Peter and Jeremiah

In a 1975 article in JBL, one Bruce Dahlberg suggests that the background to Matthew 16:13-23 is less Isaiah 22 (the “key” of Eliakim’s shoulder) than Jeremiah 1, the call of the prophet. Some of his arguments rely on extrabiblical associations of keys with the temple (this has a . . . . Continue Reading »

Second Blessing

In his study of Matthew’s five-discourse structure, BW Bacon mentions commentators who connect the miracles of Matt 8-9 with the ancient idea that there were 10 plagues, 10 miracles by the sea, and 10 miracles in the sanctuary. His main reasin for disputing this interpretation is that the . . . . Continue Reading »

The Use of Patristic Exegesis

Dale Allison notes that Matthew “stipulates that it be interpreted in the context of other texts. This means that it is, in a fundamental sense, an incomplete utterance, a book full of holes. Readers must make present what is absent; they must become actively engaged and bring to the gospel . . . . Continue Reading »

Jesus and his enemies

The Jewish scholar GC Montefiore wrote: “What one would have wished to find in the life-story of Jesus would be one single incident in which Jesus actually performed a loving deed to one of his Rabbinic antagonists or enemies. That would have been worth all the injunctions of the Sermon on . . . . Continue Reading »

Nyssa on perfection

Gregory of Nyssa writes in his Life of Moses: “one limit of perfection is the fact that it has no limit . . . .Why? Because no good has any limit.” And in his treatise on perfection, he’s more expansive: “one ought not to be distressed when one considers this tendency . . . . Continue Reading »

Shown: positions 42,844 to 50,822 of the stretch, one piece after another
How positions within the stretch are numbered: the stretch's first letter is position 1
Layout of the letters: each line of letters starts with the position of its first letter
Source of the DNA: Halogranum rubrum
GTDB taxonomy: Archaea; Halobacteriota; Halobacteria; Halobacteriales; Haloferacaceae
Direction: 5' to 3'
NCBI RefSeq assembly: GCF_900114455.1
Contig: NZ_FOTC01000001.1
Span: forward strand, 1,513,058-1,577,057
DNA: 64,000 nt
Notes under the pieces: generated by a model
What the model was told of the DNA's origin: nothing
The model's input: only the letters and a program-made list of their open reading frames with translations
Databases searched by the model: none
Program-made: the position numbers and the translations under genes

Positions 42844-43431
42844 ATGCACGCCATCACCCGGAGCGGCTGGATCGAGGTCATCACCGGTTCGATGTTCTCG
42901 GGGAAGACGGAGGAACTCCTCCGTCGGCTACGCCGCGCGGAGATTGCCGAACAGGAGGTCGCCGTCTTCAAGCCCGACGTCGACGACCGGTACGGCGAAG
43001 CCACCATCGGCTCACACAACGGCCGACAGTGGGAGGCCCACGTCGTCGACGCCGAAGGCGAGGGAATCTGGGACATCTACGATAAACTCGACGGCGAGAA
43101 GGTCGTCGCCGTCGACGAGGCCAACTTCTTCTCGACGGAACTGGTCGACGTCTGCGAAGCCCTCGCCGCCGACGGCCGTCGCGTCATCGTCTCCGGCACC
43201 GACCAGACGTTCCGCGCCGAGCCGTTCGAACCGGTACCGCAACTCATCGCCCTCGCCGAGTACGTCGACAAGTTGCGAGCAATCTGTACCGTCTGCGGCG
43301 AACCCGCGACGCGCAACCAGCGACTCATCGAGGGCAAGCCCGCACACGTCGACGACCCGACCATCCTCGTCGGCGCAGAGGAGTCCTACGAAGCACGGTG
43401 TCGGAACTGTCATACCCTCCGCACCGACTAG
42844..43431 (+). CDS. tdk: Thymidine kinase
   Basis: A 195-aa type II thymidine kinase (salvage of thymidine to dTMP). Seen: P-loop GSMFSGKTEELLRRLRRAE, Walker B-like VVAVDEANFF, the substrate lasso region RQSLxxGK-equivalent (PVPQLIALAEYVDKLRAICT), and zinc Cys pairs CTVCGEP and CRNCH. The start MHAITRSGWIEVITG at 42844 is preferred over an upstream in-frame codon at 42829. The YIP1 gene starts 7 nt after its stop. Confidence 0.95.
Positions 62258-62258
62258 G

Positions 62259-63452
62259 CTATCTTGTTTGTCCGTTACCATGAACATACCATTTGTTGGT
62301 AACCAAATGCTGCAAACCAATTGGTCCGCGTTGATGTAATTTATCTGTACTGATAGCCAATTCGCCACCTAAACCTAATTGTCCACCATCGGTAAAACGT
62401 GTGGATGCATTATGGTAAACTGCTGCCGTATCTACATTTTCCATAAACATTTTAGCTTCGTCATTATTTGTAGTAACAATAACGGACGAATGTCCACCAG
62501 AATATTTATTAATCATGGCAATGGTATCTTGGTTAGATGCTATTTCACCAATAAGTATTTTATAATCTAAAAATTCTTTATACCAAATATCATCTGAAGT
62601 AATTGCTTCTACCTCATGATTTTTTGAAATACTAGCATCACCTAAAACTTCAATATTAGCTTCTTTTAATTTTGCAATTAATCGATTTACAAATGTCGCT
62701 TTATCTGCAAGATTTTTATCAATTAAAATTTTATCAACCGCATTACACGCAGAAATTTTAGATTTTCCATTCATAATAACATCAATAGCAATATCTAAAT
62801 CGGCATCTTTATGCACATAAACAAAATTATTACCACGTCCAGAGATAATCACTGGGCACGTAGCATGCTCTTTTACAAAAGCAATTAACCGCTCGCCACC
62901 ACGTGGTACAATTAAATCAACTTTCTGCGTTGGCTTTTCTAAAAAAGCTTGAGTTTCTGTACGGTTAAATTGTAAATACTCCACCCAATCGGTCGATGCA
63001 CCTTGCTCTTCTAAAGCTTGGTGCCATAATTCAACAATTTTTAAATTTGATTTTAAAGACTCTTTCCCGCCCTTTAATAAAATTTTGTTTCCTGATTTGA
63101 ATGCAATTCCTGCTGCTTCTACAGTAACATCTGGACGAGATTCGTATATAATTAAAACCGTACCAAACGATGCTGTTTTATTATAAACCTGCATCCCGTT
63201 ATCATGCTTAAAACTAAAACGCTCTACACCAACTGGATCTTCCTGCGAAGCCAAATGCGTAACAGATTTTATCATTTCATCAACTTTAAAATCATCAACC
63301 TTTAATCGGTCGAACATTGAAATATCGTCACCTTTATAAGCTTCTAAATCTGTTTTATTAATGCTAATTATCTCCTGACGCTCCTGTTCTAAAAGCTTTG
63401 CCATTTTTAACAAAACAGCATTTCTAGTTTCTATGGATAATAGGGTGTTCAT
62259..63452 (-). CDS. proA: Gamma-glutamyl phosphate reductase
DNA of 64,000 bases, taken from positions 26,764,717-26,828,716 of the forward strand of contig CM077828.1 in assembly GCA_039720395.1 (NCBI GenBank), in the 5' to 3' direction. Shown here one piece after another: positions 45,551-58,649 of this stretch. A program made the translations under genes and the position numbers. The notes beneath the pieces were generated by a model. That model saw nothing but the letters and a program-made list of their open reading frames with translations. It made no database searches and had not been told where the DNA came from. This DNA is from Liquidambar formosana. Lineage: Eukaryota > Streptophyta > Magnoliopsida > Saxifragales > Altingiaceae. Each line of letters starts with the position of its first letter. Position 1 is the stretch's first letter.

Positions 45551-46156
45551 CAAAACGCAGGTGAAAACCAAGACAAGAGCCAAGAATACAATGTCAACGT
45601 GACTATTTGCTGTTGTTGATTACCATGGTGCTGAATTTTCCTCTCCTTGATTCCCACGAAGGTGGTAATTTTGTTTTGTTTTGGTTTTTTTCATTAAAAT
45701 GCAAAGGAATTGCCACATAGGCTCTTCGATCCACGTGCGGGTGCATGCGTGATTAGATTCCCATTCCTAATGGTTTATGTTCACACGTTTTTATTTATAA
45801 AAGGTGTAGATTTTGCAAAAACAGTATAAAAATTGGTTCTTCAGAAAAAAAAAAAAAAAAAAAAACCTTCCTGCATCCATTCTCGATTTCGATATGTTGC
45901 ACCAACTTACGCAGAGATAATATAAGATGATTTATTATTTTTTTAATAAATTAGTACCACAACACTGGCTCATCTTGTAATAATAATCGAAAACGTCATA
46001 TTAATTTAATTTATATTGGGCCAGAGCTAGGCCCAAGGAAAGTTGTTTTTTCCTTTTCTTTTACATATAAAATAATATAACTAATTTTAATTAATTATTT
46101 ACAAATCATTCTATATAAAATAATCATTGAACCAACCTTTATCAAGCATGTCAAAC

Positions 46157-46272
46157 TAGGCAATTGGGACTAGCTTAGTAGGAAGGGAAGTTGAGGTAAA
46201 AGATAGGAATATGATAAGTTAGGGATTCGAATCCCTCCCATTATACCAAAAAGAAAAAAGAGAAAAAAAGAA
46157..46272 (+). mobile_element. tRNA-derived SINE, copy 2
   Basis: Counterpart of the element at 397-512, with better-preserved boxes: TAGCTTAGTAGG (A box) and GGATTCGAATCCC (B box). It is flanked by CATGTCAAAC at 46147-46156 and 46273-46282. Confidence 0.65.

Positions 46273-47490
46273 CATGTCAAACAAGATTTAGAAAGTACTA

Justification and the Gentiles

It’s not a new insight with me, but it came home with particular force recently: Paul says in Romans 3:28 that “we maintain that a man is justified by faith apart from the works of Torah.” To suppoose the point, he asks two rhetorical questions, the first expecting a negative and . . . . Continue Reading »

David Grows Up

David’s house dies and rises again several times in 1-2 Kings: After Athaliah kills the royal seed, Joash rises from the temple; after Samaria falls, the Lord saves Judah from Assyria through Hezekiah’s prayer; after Nebuchadnezzar takes Judah into exile, Jehoiachin is taken from prison . . . . Continue Reading »

Truth

In his recent Simply Christian , NT Wright offers this clever retort to skeptical relativism: “Saying ‘It’s true for you’ sounds fine and tolerant. But it only works because it’s twisting the word ‘true’ to mean, not ‘a true revelation of the way . . . . Continue Reading »

What’s Church For?

According to an AOL report, Greg Boyd has lost 1000 members of his church because he has refused to promote conservative political causes. According to the report, “he first became alarmed while visiting another megachurch’s worship service on a Fourth of July years ago. The service . . . . Continue Reading »

Father of the Prodigal

The Pharisees are the surly elder brother in Jesus’ parable, and surely they expected that the father would be equally surly - greeting his returned son with harsh rebukes and scolding rather than with joy. How did they miss it? Israel’s whole history demonstrated the opposite. . . . . Continue Reading »